One of Ron Paul’s strongest points in his Presidential campaign has been his consistency. He consistently votes against foreign intervention, social programs and what he calls unconstitutional government spending. He has used this as justification for voting against congressional medals of honor for American heroes like Rosa Parks and Muhammad Ali. “Why should American taxpayers pay for these medals?” he asks incredulously.
The Congressional Gold Medal is made of solid gold, and in every instance it is awarded, it can cost taxpayers upwards of $30,000. This money not only pays for the gold to make the medal, but also the mold that needs to be specially created since each medal is tailored to its recipient. Congressman Paul voted against awarding this medal over and over because he does not think it is a good use of taxpayer dollars
While browsing through the congressional record, trying to find a single piece of legislation Dr. Paul has passed (I can’t), I came across a bill he introduced in December 2001.
Sec. 1134. Cold War medal: award
`(a) AWARD- There is hereby authorized an award of an appropriate decoration, as provided for under subsection (b), to each person who served honorably in the armed forces during the Cold War in order to recognize the contributions of those person to United States victory in the Cold War.
`(b) DESIGN- The Secretary of Defense, in designing the decoration for the purposes of this section, shall consult with appropriate organizations and entities, including veterans’ organizations. The decoration shall be of appropriate design, with ribbons and appurtenances.
`(c) CHARGE- The Secretary of Defense shall furnish the decoration under this section subject to the payment of an amount sufficient to cover the cost of production of the decoration and of the administration of this section.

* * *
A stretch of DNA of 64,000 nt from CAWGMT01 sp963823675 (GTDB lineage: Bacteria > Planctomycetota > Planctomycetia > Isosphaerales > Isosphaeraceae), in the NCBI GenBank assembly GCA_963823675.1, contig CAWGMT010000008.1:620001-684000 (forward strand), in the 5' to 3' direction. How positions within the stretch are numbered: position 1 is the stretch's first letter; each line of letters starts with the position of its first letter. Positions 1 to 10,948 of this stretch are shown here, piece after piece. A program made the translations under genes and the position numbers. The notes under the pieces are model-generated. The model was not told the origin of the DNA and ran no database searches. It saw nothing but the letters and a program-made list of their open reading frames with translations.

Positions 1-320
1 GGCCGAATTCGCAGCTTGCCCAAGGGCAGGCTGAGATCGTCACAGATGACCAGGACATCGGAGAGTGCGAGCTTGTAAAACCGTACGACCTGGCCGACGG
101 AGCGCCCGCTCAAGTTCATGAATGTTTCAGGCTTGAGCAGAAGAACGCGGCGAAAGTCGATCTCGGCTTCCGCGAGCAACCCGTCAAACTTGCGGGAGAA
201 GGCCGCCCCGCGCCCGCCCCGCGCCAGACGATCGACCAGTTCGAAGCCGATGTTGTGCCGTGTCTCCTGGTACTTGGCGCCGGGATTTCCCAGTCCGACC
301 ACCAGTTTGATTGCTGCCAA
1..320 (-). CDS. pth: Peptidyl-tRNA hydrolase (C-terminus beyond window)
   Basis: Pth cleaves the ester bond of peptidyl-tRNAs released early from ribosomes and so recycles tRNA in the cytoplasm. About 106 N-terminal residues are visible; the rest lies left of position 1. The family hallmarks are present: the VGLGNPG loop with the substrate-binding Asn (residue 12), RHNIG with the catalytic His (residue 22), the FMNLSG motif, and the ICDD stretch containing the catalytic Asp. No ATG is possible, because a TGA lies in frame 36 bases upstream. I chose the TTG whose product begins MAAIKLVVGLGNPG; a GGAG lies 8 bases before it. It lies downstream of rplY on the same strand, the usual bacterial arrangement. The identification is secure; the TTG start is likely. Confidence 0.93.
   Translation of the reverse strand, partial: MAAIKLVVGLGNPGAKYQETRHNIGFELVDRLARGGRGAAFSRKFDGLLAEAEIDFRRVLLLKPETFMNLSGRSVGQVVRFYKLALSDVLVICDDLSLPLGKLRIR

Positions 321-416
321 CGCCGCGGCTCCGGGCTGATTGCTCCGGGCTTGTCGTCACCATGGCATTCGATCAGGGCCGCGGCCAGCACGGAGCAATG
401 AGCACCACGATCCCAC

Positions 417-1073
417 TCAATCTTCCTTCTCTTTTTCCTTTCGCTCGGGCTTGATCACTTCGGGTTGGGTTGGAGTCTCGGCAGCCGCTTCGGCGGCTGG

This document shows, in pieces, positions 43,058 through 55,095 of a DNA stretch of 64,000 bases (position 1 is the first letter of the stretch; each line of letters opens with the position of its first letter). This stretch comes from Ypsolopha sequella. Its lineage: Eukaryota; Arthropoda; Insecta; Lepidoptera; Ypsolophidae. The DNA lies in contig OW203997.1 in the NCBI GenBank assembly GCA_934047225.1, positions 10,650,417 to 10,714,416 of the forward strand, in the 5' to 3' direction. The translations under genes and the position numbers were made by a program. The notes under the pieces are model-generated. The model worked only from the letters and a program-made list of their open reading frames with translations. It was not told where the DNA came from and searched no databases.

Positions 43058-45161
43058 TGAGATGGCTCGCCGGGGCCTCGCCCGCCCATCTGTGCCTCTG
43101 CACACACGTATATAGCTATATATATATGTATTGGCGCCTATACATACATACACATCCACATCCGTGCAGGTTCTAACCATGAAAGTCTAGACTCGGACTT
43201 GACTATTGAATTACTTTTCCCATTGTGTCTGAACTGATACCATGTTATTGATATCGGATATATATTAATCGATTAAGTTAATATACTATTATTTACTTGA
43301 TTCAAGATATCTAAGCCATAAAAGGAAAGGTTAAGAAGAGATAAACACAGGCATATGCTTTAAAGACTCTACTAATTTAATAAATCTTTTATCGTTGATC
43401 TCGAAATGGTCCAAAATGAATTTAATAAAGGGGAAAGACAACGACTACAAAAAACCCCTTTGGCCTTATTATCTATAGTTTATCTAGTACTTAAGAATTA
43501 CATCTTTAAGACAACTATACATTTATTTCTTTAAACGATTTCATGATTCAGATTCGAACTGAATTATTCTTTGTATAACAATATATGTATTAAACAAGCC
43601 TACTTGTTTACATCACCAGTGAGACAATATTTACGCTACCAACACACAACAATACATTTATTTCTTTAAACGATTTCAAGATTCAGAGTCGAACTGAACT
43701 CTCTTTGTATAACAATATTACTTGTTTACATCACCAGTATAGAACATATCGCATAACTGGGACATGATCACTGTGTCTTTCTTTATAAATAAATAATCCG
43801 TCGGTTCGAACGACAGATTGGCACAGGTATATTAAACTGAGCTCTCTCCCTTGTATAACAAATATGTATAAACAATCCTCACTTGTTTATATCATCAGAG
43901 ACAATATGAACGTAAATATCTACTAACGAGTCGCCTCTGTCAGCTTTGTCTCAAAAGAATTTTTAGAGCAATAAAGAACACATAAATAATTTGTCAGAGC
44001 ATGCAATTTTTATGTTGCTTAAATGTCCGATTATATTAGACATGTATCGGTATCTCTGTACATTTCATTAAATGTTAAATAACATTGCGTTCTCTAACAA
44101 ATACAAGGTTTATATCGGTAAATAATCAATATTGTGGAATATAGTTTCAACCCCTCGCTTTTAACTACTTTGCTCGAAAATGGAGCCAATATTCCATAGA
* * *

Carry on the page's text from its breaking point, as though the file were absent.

`(d) PERIOD OF COLD WAR- In this section, the term `Cold War’ means the period beginning on September 2, 1945, and ending on December 26, 1991.’
Obviously, the bill didn’t go anywhere, only garnering one cosponsor. Since 2003, Hillary Clinton has been trying to pass a similar bill.
With Democrats back in power, veterans are holding out hope that this year could be different.
They have some stalwart supporters on Capitol Hill, including Sen. Hillary Rodham Clinton (D-N.Y.), who sponsored a bill with Sen. Susan Collins (R-Maine) that would direct the secretary of Defense to award a Cold War service medal to those who served honorably from the end of World War II to the collapse of the Soviet Union.
Here is the kicker. The Department of Defense opposes such a bill, due to the estimated cost of $240 million.
Defense planners, while routinely requesting billions of dollars for V-22s, C-17s and the Future Combat Systems, have blanched at the cost of awarding medals to the approximately 24 million Americans who served in the armed forces from Sept. 2, 1945, to Dec. 26, 1991.
The Pentagon argues that making and distributing each medal would cost $10, raising the total potential costs of a Cold War medal to a not-insignificant $240 million.
Shorter Ron Paul: I was for costly congressional medals before I was against them.
Can any Ron Paul fans explain this apparent contradiction?